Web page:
Reserve Bank of India (RBI) has identified three kinds of shocks - arising from high global crude prices and fluctuations in food grain production and growing capital inflows in the form of portfolio or direct capital. However, it is of the view that the present circumstances do not warrant setting up special funds to cushion the effects of rupee appreciation.
“India is vulnerable to shocks on account of oil price and fluctuations in food grains production, which is still largely dependent on monsoon conditions,” said Dr YV Reddy, RBI Governor, at the golden jubilee function of Foreign Exchange Dealers Association of India (Fedai).
“Additionally, a large part of the capital flows are portfolio flows (from foreign institutional investors or FIIs) and a significant component of Foreign Direct Investment (FDI) is in the nature of private equity or for acquisition of existing firms and not in greenfield projects,” Reddy added.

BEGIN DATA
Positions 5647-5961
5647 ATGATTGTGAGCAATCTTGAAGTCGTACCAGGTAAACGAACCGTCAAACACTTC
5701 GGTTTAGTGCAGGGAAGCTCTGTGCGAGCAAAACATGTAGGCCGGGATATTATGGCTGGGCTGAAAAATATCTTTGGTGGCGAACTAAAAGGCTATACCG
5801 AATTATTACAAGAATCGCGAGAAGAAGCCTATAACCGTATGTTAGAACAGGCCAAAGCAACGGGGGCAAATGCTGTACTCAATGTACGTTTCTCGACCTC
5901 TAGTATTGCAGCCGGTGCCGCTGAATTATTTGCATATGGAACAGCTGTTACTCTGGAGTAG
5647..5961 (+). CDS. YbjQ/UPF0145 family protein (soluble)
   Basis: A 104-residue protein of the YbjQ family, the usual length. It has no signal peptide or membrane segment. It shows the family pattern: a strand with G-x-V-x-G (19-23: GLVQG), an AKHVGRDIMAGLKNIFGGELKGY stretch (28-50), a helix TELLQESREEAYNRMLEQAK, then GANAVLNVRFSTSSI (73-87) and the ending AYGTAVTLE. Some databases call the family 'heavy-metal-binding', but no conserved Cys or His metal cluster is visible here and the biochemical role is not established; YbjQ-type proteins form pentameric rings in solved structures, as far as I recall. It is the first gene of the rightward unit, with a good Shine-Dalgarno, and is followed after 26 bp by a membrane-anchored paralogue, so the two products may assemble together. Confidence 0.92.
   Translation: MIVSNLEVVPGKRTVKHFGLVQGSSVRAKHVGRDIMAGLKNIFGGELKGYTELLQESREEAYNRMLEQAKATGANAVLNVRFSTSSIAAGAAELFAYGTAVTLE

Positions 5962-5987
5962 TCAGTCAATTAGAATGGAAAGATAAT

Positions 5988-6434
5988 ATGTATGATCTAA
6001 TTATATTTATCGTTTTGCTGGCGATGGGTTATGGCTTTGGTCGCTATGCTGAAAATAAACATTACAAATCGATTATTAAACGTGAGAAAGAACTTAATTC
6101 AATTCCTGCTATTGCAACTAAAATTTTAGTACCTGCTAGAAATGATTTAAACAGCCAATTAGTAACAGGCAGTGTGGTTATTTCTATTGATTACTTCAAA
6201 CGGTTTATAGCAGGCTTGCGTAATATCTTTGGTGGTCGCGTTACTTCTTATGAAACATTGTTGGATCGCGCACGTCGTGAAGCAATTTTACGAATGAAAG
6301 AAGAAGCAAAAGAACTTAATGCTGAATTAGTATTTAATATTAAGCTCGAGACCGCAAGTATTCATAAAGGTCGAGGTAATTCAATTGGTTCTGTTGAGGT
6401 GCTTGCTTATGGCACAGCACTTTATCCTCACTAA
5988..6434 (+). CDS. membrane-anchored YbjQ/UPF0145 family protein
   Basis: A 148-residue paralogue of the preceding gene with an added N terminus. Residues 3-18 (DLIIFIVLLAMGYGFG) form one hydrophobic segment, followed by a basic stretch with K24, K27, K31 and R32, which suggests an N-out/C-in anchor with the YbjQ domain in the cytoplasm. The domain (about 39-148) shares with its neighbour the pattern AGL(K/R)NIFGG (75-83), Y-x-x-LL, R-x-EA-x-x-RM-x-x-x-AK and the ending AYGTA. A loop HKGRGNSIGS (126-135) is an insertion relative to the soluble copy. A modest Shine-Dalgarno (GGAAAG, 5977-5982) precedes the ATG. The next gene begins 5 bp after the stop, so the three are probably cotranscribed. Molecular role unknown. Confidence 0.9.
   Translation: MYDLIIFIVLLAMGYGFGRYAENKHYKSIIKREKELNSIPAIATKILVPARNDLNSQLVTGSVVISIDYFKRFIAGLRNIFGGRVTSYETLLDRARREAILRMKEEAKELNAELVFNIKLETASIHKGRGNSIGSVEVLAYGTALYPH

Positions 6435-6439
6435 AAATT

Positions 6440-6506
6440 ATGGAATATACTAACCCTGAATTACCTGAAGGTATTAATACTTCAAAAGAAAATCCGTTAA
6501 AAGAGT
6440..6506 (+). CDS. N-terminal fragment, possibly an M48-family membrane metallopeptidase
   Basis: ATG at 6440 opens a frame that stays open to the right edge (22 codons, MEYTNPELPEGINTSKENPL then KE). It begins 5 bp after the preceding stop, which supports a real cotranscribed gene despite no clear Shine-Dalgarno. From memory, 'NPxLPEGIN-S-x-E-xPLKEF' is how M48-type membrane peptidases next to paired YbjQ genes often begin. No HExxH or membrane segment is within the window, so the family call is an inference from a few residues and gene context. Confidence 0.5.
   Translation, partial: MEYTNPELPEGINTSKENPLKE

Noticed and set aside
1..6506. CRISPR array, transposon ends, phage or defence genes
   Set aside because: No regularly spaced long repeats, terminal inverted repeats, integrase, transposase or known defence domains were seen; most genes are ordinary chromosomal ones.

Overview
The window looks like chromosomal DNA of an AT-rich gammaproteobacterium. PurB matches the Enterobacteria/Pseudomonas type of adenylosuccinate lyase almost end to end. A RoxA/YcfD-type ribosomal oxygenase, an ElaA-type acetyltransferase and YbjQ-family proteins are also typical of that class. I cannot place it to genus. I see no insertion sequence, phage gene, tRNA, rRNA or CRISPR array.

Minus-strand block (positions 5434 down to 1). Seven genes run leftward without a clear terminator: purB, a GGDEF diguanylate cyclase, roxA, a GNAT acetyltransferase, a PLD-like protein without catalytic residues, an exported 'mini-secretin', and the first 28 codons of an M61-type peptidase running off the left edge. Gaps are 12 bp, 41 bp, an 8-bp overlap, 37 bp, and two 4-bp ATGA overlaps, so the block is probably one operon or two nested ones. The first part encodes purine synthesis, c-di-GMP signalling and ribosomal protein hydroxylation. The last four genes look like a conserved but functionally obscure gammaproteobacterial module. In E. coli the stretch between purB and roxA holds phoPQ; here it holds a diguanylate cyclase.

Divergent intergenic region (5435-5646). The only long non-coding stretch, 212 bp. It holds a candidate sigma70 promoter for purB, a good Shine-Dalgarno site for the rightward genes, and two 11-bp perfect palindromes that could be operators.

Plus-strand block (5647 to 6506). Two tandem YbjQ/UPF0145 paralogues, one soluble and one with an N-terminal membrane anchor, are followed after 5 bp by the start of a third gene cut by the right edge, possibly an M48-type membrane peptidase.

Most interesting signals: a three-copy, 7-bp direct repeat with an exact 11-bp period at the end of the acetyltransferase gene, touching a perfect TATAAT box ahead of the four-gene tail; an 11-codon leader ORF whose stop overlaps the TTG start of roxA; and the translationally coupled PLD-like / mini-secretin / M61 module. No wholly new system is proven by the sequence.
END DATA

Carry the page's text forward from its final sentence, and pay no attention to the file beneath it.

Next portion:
FII inflows coming through special instruments called participatory notes, which do not have to disclose the real investor. Some of the short-term foreign funds (from hedge funds) are said to be coming through this route into Indian capital markets, which could lead to volatility in case of their exit in tandem.
Referring to stabilization funds and sovereign wealth funds established in some countries, Reddy said that the former are set up only to cushion shocks in commodity export flows in adverse market conditions.
Referring to such funds the RBI governor said, “In this regard, it is necessary to view the concept of ‘excess reserves’ from several angles, including from the perspective of possible real sector shocks to the current account and the nature of capital flows.”
Referring to unabated strengthening of rupee during the current year so far, many speakers at the conference said that several Indian companies, including IT companies having huge profit margins, would be in a position to weather the shocks arising from rupee spiral. But textile companies, which export with slender margins, and small and medium enterprise (SME) exporters were the worst hit due to rise in rupee.